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'Had an English person called me Jerry, I'd have told him to eff off - but Telfer was a Celt'

Jeremy Davidson scaled rugby’s peak with the 1997 Lions and ahead of today’s first Test he reveals the secret to beating the world champion Springboks in their backyard.

Updated Jul 24th 2021, 12:00 PM

Popplewell

IT IS 1997. Jeremy Davidson is 23-years old, sitting in a room listening to an older man deliver a speech that is supposed to be about rugby but is really about the human spirit.

The words are delivered calmly, the tone confidential but urgent.

The man’s voice is barely audible above the hum of the air conditioning, forcing his audience to lean forward in their seats to hear him, inadvertently bringing a team even closer together. He says something about how they may meet in 30 years’ time and be able to share a look which will remind them just how special some days in your life are.

Twenty-four of those 30 years have since passed. The speaker is an old man now, Davidson a middle-aged one. These days he is the one who delivers the speeches, as coach of Brive. Yet even though he is still ‘living his rugby dream’, around these parts, it is 1997 he is remembered for.

The day we speak is the second phone conversation he has had that day. Earlier, just after breakfast, Tom Smith had called out of the blue. Smith, like Davidson, wasn’t meant to be a hero on that ’97 Lions tour. No one expected it of either man.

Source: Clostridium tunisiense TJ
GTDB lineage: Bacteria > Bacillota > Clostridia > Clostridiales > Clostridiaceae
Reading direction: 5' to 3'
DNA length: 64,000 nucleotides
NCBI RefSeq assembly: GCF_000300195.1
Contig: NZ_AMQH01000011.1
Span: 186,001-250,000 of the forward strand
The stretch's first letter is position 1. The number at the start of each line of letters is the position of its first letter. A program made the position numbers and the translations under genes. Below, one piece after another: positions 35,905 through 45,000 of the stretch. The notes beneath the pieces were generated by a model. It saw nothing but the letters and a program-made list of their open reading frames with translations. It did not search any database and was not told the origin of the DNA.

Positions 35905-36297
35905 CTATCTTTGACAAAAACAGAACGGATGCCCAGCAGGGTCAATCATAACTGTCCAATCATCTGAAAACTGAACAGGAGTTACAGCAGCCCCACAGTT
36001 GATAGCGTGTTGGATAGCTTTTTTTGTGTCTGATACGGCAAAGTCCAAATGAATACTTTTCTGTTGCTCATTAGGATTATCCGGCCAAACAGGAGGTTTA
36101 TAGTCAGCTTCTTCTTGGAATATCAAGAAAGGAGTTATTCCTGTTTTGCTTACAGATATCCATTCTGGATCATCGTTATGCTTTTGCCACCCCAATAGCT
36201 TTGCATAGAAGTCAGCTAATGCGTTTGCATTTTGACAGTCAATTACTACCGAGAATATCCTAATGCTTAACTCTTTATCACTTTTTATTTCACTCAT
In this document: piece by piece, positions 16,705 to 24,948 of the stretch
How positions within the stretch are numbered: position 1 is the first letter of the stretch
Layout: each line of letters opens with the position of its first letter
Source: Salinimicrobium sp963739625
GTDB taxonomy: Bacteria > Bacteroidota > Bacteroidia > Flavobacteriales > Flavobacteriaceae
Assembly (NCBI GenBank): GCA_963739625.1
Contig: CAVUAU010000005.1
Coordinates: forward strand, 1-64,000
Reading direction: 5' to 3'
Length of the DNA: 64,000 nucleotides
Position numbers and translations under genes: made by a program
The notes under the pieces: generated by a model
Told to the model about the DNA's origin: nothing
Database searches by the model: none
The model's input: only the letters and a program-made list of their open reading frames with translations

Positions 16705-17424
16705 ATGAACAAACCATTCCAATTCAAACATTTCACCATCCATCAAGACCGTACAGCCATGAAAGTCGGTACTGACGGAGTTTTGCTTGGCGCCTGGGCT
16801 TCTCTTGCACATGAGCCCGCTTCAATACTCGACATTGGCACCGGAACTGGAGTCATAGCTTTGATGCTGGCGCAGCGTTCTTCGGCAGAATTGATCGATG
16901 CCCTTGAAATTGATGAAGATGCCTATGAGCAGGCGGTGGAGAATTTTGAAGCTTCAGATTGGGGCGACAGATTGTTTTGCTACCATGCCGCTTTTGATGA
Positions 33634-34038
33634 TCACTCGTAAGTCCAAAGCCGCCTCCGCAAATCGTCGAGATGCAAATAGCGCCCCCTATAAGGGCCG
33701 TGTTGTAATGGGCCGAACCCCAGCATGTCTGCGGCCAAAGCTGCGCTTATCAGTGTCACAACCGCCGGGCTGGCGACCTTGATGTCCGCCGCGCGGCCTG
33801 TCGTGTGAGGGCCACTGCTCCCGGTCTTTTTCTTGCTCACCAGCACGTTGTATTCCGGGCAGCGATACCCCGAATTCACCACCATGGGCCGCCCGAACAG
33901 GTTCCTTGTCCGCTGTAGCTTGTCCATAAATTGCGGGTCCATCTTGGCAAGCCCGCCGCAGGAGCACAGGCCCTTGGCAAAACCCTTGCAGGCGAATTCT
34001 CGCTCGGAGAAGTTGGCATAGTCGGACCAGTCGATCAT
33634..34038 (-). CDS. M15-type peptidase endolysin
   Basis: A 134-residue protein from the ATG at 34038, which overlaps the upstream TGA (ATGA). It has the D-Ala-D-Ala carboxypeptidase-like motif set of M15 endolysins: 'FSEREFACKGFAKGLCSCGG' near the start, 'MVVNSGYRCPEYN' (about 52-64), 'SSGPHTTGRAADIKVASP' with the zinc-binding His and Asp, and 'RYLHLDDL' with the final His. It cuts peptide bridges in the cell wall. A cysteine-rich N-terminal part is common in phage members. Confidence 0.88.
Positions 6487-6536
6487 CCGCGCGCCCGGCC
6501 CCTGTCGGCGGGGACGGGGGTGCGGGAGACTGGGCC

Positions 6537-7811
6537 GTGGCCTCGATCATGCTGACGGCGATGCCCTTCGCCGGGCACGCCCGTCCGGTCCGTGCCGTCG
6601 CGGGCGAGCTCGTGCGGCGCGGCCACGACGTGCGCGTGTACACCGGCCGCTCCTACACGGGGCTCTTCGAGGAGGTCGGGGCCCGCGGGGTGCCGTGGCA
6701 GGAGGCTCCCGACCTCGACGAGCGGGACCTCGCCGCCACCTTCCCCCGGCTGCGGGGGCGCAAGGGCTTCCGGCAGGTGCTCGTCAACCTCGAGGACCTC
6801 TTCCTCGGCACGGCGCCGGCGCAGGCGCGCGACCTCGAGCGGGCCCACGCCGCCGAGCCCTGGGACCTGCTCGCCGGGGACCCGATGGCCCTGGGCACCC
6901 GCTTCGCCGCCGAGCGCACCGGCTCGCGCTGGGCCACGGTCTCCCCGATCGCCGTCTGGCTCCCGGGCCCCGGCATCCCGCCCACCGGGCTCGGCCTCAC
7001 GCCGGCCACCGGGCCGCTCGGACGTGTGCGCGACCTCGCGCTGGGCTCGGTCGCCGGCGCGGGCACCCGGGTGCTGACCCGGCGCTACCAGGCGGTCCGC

Yet they’d done what the speaker, Ian McGeechan, had asked of them. They’d beaten the Springboks to become ‘special’. But now Smith had become ill with cancer. Davidson had tried to call a few months earlier but Smith was getting intensive chemotherapy at the time.

“That day he wasn’t in a very good place.”

But on this sunny day, he was. “We actually didn’t really talk about rugby, just about family, life in France,” Davidson says. “You don’t see people (from the ’97 tour) that often but the bonds are still strong. Those words Ian said in that room were profound. I see it now whenever any of us do meet up. Even if years have passed since we last saw one another, it’s like we are back in 1997.”

  • Murray Kinsella writes exclusively on the 2021 Lions Tour for our members each week. To get his analysis direct to your inbox, join The42 Membership here >

Two years ago, a fundraising dinner was held to provide support for Smith. A year earlier there was one for Doddie Weir, another Lion from 1997 who is also battling a serious illness. The entire ’97 squad turned up each time, travelling from all across the world ‘to help a team mate out’.

McGeechan had merely asked them to help one another out in the second test of a three-match series at Durban’s Kings Park. Yet here they are, a quarter of a century later, still being team-mates. These days the lines of support are emotional.

“You move on, I’m not the type of person who dwells on things,” Davidson says of his experience in 1997. Yet this week he can’t help but revisit a period in his life when he peaked, when ‘he got to climb Everest’, to quote McGeechan’s sidekick, Jim Telfer.

jeremy-davidson-1997 Source: INPHO